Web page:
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LIFE ZONES CLASSIFICATION SYSTEM OF HOLDRIDGE

The concept of life zones was developed by Clinton Hart Merriam in 1889. A life zone is characterized as an enviroment where the plant and animal life share unique and similar characteristics. The concept of life zones in Costa Rica has been applied to land development and conservation, as it has been in many places. The life zones were supposed to help determine land-use options and identify ecosystems. Merriam broke life zones down into these categories:

bulletLower Sonoran (low, hot desert)
bulletUpper Sonoran (desert steppe)
bulletTransition (open woodlands)
bulletCanadian (fir forest)
bulletHudsonian (spruce forest)
bulletArctic-Alpine (alpine meadows or tundra)

 This system was eventually criticised for being too imprecise and Leslie Holdridge revised the concept of life zones to create what is known as Holdridge's Life Zones. Holdridge's sysem (1978) is a more complex classification system which is predominately based on three factors: 

bulletMedian Annual Biotemperature; 
bulletAnnual Percipitation; and 
bulletAnnual Evapotranspiration*.

The biotemperature has essentially been mimicked from climatic zones of the earth, corrected by elevation climate classes on the location. Each of these factors are direct or indirect climatic factors, which must be obtained from climatic data.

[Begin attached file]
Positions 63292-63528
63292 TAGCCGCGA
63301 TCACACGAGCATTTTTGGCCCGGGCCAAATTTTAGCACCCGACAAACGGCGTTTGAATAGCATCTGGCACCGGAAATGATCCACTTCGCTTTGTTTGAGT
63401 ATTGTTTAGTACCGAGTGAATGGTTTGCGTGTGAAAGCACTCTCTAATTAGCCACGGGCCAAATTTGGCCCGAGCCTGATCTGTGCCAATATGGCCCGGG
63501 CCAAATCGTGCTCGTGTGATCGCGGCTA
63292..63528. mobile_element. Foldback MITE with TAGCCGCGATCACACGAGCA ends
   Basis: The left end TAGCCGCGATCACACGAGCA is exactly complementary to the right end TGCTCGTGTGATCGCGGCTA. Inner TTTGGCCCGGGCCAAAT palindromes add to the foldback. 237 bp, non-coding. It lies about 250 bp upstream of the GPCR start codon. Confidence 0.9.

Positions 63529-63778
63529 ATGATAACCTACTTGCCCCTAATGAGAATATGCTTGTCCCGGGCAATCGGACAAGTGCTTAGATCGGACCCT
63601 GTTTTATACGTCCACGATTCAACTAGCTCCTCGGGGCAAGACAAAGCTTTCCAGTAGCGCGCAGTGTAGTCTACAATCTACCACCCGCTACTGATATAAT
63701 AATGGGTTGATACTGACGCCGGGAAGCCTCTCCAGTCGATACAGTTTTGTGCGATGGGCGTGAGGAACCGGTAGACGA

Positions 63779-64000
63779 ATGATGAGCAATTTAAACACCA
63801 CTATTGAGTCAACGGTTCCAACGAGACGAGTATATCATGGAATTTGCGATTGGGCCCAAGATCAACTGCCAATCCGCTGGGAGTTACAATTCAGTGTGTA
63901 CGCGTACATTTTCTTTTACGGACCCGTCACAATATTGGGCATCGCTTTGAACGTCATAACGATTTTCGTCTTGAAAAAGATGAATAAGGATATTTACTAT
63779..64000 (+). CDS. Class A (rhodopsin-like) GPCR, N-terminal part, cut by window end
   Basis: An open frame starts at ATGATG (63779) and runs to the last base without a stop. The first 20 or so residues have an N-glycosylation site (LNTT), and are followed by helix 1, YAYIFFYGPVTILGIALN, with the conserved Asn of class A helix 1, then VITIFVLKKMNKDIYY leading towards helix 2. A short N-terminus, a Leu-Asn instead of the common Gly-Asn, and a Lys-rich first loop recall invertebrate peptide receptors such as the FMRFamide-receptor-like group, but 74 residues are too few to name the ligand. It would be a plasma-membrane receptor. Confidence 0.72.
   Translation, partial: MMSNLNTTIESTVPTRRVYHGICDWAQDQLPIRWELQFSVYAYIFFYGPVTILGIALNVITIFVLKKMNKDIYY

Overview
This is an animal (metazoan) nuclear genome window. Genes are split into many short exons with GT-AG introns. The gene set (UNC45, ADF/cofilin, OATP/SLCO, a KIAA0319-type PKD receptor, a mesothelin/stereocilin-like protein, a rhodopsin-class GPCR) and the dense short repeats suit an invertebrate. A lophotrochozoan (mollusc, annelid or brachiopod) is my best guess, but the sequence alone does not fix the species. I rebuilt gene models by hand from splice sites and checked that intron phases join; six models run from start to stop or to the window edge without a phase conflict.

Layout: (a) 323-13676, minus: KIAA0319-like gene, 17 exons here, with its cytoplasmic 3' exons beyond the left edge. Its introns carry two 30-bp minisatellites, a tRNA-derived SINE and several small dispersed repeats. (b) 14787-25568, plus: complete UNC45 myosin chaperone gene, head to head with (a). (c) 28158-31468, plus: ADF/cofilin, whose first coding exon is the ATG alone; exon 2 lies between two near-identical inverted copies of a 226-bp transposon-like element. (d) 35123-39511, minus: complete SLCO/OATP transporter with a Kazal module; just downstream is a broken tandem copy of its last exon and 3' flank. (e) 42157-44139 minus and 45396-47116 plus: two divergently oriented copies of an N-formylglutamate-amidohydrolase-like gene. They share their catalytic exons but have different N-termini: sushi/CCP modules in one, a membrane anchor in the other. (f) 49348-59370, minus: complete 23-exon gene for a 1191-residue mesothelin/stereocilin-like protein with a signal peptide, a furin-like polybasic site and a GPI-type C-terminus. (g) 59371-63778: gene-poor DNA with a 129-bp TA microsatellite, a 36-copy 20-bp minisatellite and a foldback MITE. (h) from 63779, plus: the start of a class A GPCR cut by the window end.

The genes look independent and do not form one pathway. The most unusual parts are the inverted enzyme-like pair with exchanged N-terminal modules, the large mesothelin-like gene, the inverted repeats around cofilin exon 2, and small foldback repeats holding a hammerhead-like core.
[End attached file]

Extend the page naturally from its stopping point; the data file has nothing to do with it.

Evapotranspiration (ET) is the sum of evaporation from the surface of the earth and plant transpiration to atmosphere.

Holdridge’s system (1978) consist of a triangle of honeycomb shaped cells, each with varying climatic and precipitation characteristics. 



Mean annual
biotemperature (
oC)

Potential evaporation ratio

Humidity Province

Average total annual precipitation (cm)

Polar

<1.5

0.125-1.5

6.25-75

 

 

 

 

 

 

Subpolar (Alpine)

Tundra

 

 

 

 

   Dry

1.5-3

1-2

Subhumid

6.25-12.5

 

   Moist

1.5-3

0.5-1

Humid

12.5-25

 

   Wet

1.5-3

0.25-0.50

Perhumid

25-50

 

   Rain

1.5-3

0.125-0.25

Superhumid

50-100

 

 

 

 

 

 

Boreal (Subalpine)

Desert

3-6

2-4

Semiarid

6.25-12.5

Boreal

Dry  Scrub

3-6

1-2

Subhumid

12.5-25

Boreal

Forest

 

 

 

 

 

Moist puna

3-6

0.50-1

Humid

25-50

 

Wet paramo

3-6

0.25-0.50

Perhumid

50-100

 

Rain paramo

3-6

0.125-0.25

Superhumid

100-200

 

 

 

 

 

 

Cool Temperate

Desert

6-12

4-8

Arid

6.25-12.5

Cool Temperate

Desert Scrub

6-12

2-4

Semiarid

12.5-50

Cool Temperate

Tundra Dry

6-12

1-2

Subhumid

25-50

Cool Temperate

Forest

 

 

 

 

 

Moist

6-12

0.5-1

Humid

50-100

 

Wet

6-12

0.25-0.5

Perhumid

100-200

 

Rain

6-12

0.125-0.25

Superhumid

200-400

 

 

 

 

 

 

Subtropical

Desert

12-24

8-16

Periarid

6.25-12

Subtropical

Desert  Scrub

12-24

4-8

Arid

12-25

Subtropical

Thorn Woodland

12-24

2-4

Semiarid

25-50

Subtropical

Forest

 

 

 

 

 

Dry

12-24

1-2

Subhumid

50-100

 

Moist

12-24

0.5-1

Humid

100-200

 

Wet

12-24

0.25-0.5

Perhumid

200-400

 

Rain

12-24

0.125-0.25

Superhumid

400-800

 

 

 

 

 

 

Tropical

Desert

>24

16-32

Superarid

6.25-12

Desert Scrub

>24

8-16

Periarid

12-25

Tropical

Thorn Woodland

>24

4-8

Arid

25-50

Tropical

Forest

 

 

 

 

 

Very Dry

>24

2-4

Semiarid

50-100

 

Dry

>24